'I would look very hard at the Russian economy and the impact of a strong Western response to what Russia is doing. This could be anything from targeted asset freezes, making it difficult for Russian companies, Russian state companies, to invest abroad, targeting specific individuals, these visa bans. There is a menu there,' says John Lough.
Chatham House’s Keir Giles warned immediately after the Georgian invasion that Russia doesn’t play by the same rules as the West; it would happen again and again, he predicted, and he’s been proved right.
'If you’re a major Western company looking at the Russian market for investment, you might not want to put your eggs in that basket right now,' said John Lough
'The situation is spiralling to a level of conflict and misunderstanding that’s unprecedented since the Cuban Missile Crisis, said Richard Sakwa. 'With talks of boycotts and other sanctions, we can only hope that companies like BP will act as a stabilizing force.'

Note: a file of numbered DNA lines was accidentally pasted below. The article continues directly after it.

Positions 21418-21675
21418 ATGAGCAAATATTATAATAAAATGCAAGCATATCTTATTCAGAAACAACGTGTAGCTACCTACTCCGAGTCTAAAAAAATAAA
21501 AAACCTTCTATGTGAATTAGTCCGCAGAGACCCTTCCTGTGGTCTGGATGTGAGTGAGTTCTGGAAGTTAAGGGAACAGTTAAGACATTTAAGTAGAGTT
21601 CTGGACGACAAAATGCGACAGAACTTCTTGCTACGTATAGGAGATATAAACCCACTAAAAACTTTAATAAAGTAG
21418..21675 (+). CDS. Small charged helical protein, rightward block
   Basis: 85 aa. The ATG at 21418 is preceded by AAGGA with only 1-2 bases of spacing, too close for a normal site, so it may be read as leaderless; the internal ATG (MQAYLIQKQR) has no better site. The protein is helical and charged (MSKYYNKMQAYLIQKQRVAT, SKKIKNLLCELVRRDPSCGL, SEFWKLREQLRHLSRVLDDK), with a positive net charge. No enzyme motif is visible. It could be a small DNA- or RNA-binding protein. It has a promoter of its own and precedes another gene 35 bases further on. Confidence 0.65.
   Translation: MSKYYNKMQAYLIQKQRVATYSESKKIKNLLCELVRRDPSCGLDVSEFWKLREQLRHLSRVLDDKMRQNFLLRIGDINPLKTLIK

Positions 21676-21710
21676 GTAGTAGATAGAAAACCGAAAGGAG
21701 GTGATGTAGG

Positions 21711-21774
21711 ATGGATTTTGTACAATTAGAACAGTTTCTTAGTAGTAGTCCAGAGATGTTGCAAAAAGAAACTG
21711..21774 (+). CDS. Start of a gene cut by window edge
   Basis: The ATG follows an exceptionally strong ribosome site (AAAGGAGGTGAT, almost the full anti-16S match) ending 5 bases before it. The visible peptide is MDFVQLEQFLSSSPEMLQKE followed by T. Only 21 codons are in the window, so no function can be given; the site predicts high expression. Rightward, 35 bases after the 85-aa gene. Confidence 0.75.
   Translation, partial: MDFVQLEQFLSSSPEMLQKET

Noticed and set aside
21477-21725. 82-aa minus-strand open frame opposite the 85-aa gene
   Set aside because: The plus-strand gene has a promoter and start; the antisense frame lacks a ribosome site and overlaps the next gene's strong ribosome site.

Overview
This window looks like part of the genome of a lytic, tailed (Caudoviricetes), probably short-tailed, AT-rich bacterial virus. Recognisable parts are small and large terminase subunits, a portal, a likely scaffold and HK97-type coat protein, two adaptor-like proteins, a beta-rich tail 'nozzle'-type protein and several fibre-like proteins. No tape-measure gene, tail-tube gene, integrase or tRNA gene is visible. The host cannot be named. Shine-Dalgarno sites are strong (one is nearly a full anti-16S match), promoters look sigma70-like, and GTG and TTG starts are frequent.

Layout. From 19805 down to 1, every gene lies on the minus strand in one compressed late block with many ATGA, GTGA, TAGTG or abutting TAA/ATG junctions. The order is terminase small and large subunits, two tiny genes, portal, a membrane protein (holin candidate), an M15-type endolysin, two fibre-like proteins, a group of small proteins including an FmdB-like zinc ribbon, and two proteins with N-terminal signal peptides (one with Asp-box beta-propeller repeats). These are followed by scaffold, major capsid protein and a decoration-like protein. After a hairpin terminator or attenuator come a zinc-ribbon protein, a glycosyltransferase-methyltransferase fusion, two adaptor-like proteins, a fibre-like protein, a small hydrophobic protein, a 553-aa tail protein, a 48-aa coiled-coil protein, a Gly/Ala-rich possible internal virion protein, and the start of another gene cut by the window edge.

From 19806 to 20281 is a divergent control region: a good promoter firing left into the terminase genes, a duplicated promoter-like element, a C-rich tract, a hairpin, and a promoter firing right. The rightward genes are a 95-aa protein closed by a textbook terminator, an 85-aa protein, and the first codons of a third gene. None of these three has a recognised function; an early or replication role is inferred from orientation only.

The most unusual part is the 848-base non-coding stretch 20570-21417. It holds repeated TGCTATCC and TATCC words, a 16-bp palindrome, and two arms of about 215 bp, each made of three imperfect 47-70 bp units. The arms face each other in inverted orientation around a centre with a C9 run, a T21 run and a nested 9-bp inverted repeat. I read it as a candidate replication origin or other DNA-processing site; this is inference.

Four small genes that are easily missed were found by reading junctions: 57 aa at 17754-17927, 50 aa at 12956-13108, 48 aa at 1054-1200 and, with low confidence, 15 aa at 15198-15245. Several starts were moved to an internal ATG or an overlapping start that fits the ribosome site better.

'Sabah is seen as a traditional, respectable broadsheet and the prime minister seems to want to keep it in friendly hands. Since 80 per cent of his voters get their news from the print media, rather than the internet, controlling the newspaper’s message is critical,' said Fadi Hakura.
'Vladimir Putin is a hardline Russian nationalist. He has said quite openly that he will protect the interests of his people. And of course, Crimea, as you know, is ethnically majority Russian and linguistically vast majority Russian. So it is on that basis and on that pretext that he has gone in,' says James Nixey.
'I hope that the honouring of him at Westminster Abbey reflects just how global and important he is. South Africans should not lose that vision, that South Africa's new leadership post Mandela should reconnect with those values because that’s what makes South Africa truly special and unique,' said Alex Vines.